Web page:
The Department of Institutions will be well
represented at the Seattle World's Fair thanks to
a special bill passed by the 1961 State Legislature,
and also to the subsequent efforts of scores of
The bill was drafted and introduced by State
Senators Frances Haddon Morgan, Fred J. Martin,
and A. L. Rasmussen. It stipulated that:
"The World Fair Commission shall provide
the Department of Institutions with adequate
space at the World Fair or Century 21 Exposition
for the display and sale of articles produced or
manufactured as the result of occupational
therapy by persons confined to any State institution. Such space shall be furnished without
charge. The Director of Institutions shall credit
the proceeds derived from the sale of such
articles to the institution where produced or
manufactured to be used for recreational purposes by persons confined thereto."
Dr. Garrett Heyns, Director of Institutions,
delegated to Mrs. Maxine Hackman, the Department's Property Control Officer, responsibility
for coordinating and developing the exhibit and
sales program. What is taking shape is far
superior to anything anticipated by even the
most optimistic planners, with the possible
exception of Mrs. Hackman herself.
The Department has been given the fullest
possible assistance and cooperation by World's
Fair officials, particularly the World's Fair Commission and its Executive Director, Alfred R.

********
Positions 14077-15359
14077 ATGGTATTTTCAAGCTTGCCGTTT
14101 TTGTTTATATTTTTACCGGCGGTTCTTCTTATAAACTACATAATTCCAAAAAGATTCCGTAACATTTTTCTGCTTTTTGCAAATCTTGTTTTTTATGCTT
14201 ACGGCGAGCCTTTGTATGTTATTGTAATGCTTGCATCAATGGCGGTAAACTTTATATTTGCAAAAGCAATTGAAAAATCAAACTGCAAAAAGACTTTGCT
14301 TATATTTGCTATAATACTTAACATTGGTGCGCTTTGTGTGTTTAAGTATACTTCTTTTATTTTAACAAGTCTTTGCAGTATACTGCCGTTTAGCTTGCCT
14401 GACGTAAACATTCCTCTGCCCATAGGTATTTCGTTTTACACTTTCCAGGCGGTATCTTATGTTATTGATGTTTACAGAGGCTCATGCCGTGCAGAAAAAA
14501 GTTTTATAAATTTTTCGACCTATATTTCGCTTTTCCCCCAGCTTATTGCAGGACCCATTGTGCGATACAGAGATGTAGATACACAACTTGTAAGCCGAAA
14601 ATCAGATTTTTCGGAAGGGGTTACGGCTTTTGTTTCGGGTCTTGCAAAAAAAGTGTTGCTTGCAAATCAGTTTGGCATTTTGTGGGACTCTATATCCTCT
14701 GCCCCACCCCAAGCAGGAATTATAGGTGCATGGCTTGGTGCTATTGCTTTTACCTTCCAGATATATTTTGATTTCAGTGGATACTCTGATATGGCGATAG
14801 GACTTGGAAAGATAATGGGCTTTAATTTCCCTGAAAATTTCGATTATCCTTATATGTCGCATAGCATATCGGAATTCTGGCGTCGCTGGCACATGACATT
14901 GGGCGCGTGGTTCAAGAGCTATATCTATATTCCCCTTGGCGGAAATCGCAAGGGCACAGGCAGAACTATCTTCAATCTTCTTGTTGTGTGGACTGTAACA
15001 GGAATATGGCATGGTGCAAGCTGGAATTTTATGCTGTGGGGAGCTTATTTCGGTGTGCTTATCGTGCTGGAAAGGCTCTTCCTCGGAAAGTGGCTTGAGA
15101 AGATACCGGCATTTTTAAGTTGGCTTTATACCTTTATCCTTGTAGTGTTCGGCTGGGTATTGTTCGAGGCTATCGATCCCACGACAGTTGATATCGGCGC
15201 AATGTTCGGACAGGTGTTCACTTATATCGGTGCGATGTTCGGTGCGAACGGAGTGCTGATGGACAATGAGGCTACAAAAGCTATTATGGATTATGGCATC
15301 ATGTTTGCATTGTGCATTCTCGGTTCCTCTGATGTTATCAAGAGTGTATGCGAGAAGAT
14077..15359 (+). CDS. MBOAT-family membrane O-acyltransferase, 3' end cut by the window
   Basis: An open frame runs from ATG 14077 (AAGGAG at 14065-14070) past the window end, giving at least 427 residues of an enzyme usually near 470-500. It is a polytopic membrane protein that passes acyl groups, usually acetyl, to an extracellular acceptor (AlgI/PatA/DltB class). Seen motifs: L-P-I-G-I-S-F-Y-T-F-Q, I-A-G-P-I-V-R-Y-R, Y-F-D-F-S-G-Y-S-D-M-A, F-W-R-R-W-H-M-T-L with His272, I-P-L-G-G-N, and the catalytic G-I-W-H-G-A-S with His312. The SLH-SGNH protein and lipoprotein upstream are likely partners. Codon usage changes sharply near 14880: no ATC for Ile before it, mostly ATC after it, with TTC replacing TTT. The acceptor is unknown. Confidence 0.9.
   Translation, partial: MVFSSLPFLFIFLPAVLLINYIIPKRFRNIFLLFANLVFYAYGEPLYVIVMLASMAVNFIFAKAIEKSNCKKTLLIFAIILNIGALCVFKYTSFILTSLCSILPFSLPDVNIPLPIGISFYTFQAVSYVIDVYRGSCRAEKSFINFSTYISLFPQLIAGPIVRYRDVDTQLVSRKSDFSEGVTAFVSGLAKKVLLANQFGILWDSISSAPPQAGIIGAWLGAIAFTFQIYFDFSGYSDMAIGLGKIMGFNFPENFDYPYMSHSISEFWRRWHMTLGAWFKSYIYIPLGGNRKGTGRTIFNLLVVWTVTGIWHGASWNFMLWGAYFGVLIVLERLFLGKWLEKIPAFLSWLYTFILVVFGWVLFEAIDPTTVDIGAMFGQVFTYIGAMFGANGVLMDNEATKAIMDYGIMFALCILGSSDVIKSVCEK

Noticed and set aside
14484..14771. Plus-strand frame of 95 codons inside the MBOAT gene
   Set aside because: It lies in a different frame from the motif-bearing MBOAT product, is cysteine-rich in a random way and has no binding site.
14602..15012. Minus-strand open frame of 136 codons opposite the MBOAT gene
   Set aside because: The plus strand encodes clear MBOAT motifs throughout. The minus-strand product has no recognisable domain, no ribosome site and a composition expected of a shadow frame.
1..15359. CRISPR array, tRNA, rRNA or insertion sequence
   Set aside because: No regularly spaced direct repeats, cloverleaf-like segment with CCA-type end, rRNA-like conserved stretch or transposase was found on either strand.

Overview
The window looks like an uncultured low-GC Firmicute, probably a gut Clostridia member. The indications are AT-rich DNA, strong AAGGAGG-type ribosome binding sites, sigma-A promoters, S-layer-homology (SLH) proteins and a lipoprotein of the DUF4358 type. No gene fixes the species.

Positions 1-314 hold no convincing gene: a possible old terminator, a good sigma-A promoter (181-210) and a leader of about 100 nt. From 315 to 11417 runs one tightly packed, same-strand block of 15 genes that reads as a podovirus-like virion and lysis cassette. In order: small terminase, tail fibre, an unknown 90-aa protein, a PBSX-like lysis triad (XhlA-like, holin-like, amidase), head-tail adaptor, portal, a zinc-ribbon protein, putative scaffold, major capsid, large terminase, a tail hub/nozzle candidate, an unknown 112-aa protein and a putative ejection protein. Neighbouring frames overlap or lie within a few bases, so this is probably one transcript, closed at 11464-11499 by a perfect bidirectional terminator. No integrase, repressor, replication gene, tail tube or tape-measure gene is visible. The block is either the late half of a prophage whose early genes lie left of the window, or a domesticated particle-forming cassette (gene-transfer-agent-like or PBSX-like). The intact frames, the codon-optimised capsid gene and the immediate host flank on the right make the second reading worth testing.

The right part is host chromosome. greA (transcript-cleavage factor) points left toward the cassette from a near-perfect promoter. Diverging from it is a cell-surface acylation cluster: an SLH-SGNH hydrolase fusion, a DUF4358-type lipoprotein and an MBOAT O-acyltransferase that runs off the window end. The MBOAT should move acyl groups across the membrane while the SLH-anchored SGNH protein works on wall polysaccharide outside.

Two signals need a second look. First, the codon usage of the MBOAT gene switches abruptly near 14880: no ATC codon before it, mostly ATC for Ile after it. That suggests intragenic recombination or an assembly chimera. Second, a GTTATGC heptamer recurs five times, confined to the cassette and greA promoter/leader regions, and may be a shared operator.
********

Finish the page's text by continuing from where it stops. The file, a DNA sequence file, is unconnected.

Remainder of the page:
Rochester; Harry Henke III, Assistant Vice
President for Administration; George K. Whitney,
Director of Concessions and Amusements; Clayton Young, Director of Site and Building Development; and Frederic V. Schumacher, Director of
Operations and Services.
Among other things, the Department will
be furnished with two kiosks (display booths)
similar to the ones in the sketch, designed by
Seattle architects Wendell Lovett and Ted Bower.
The colorful kiosks with their distinctive flaring
roofs will be joined so that sales personnel can
move freely from one to the other. They will be
situated in what has been described as a "prime
The World's Fair staff al^o has volunteered
to furnish such things as cash registers and all
necessary utilities for the kiosks including water
and electricity. "Generally, each of the Century
21 Exposition departments will be available to
assist in the administration and supervision of
the merchandising operations," said Mr. Henke
in a letter to Dr. Heyns.
As for the merchandise itself, this represented
another major aspect of Mrs. Hackman's assignment, and involved the cooperation and work
of virtually every institution in the Department.
A wide range of souvenir-type articles will be
made in the institutions for sale at the kiosks,
including leather and wood work, craft projects,
art work, jewelry, plastic goods, photographs,
and the like.
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